The mean size of the CMs at the time of GKS was 3.2 cm3 (range 0.1–14.6 cm3). The mean radiation dose directed to the lesion was 11 Gy with an isodose level at 60.0%. The mean clinical and imaging follow-up time was 40.6 months (range 1.0–150.7 months). Forty-five patients participated in regularly scheduled follow-up. Twenty-nine patients (59.2%) were followed up for > 2 years, and 16 (32.7%) were followed up for < 2 years. The pre-GKS annual hemorrhage rate was 31.3% (69 symptomatic hemorrhages during a total of 220.3 patient-years). After GKS, 3 episodes of symptomatic hemorrhage were observed within the first 2 years of follow-up (4.29% annual hemorrhage rate), and 3 episodes of symptomatic hemorrhage were observed after the first 2 years of follow-up (3.64% annual hemorrhage rate). In this study of 49 patients, symptomatic radiation-induced complications developed in only 2 patients (4.1%; cyst formation in 1 patient and perifocal edema with neurological deficits in the other patient). There were no deaths in this group.

Conclusions

Gamma Knife surgery is effective in reducing the rate of recurrent hemorrhage. In the authors' experience, it was possible to control bleeding using a low-dose treatment. In addition, there were few symptomatic radiation-induced complications. As a result, the authors believe that GKS is a good alternative treatment for brainstem CMs.

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Wen-Yuh Chung, Cheng-Ying Shiau, Hsiu-Mei Wu, Kang-Du Liu, Wan-Yuo Guo, Ling-Wei Wang and David Hung-Chi Pan

Object

The effectiveness and safety of radiosurgery for small- to medium-sized cerebral arteriovenous malformations (AVMs) have been well established. However, the management for large cerebral AVMs remains a great challenge to neurosurgeons. In the past 5 years the authors performed preplanned staged radiosurgery to treat extra-large cerebral AVMs.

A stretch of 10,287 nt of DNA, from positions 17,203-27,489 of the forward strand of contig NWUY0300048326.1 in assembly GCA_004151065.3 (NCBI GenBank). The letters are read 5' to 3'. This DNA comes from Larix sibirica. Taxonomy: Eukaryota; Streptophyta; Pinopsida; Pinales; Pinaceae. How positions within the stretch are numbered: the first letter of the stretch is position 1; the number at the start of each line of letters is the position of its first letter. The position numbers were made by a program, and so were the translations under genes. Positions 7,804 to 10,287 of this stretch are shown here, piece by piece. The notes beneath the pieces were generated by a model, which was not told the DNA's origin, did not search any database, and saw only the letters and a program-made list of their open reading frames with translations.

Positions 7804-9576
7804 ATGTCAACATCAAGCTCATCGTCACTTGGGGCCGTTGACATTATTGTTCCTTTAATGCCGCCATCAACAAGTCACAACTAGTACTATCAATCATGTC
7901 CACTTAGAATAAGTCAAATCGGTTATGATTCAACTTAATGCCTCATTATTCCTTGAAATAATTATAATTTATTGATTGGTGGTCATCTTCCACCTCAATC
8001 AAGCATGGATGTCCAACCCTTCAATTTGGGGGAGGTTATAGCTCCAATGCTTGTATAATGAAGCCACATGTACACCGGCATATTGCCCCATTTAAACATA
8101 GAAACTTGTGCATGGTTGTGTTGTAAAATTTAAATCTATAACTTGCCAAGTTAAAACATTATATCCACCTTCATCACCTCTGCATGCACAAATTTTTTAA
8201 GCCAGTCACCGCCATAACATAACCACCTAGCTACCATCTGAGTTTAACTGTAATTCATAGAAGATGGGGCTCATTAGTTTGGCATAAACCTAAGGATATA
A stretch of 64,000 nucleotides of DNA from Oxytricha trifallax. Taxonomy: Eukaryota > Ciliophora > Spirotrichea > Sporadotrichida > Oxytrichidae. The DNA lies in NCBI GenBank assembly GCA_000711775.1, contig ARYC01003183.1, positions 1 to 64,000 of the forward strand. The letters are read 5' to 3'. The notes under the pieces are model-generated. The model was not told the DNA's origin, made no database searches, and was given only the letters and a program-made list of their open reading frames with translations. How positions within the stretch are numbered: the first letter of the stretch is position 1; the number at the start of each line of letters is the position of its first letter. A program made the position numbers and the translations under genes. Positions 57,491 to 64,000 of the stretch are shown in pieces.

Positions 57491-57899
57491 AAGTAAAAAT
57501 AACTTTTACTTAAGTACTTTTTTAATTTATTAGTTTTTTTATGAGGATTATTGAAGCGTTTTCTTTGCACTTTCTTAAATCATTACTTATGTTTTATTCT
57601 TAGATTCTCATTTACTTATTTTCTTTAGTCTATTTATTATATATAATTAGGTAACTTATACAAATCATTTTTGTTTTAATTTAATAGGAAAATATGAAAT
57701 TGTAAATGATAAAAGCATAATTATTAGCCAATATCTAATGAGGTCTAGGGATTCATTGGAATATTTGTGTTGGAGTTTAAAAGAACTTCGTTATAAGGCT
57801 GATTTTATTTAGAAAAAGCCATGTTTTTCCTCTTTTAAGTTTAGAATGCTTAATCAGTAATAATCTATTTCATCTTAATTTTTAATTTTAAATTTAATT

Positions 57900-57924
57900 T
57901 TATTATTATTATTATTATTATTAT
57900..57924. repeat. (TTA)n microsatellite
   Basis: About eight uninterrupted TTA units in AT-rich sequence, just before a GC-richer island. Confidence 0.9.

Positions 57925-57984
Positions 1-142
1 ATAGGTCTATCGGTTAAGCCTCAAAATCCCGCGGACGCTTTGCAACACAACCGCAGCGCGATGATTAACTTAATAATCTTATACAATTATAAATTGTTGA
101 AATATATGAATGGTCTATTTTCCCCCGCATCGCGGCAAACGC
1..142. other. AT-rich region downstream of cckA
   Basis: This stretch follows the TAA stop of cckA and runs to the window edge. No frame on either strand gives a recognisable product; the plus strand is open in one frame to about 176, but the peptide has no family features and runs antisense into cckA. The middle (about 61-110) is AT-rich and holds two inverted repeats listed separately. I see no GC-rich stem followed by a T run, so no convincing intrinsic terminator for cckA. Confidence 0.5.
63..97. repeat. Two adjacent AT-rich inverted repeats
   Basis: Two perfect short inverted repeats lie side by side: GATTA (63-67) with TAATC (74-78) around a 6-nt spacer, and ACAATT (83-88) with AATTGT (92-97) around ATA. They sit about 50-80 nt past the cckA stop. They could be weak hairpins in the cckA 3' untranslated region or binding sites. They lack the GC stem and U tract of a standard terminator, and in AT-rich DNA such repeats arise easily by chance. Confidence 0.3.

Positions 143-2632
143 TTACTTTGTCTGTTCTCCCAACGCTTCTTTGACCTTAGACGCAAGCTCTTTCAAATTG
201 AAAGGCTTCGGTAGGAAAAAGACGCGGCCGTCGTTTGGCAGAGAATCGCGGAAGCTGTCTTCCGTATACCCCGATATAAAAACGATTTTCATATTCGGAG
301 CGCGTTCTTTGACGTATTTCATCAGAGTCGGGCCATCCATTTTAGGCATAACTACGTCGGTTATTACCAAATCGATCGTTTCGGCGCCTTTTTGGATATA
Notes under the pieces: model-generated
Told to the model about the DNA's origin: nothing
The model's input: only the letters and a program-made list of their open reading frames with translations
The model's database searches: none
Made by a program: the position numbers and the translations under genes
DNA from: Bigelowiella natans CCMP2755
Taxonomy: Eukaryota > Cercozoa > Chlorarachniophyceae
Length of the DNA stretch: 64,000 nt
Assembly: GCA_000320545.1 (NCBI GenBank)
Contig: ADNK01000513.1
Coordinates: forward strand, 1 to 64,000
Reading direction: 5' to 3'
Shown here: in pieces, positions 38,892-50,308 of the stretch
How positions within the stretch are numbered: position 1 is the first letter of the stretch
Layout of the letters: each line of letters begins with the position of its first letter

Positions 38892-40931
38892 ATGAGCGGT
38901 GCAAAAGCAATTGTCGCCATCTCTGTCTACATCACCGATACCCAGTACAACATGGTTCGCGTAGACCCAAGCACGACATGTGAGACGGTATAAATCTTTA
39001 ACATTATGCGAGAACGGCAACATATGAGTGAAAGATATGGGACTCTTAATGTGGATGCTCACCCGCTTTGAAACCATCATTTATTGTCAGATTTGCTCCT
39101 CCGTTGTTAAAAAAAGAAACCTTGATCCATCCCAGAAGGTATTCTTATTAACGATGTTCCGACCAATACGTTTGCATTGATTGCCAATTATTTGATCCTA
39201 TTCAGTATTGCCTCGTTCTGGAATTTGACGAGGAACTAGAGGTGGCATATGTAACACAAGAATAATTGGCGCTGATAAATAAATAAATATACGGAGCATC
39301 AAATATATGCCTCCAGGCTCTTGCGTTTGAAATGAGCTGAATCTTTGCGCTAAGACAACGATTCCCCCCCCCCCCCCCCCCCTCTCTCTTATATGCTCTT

Methods

An extra-large cerebral AVM is defined as one with nidus volume > 40 ml. The nidus volume of cerebral AVM is measured from the dose plan—that is, as being the volume contained within the best-fit prescription isodose. From January 2003 to December 2007, the authors treated 6 patients with extra-large AVMs by preplanned staged GKS. Staged radiosurgery is implemented by rigid transformation with translation and rotation of coordinates between 2 stages. The average radiation-targeted volume was 60 ml (range 47–72 ml). The presenting symptoms were seizure in 4 patients and a bleeding episode in 2. One patient had undergone a previous craniotomy and evacuation of hematoma. The mean interval between the 2 radiosurgical sessions was 6.9 months (range 4.5–9.1 months). The prescribed marginal dose given to the nidus volume in each stage ranged from 16 to 18.6 Gy. The expected marginal dose of total nidus was 17–19 Gy. Regular follow-up MR imaging was performed every 6 months. The mean follow-up period was 28 months (range 12–54 months).

Results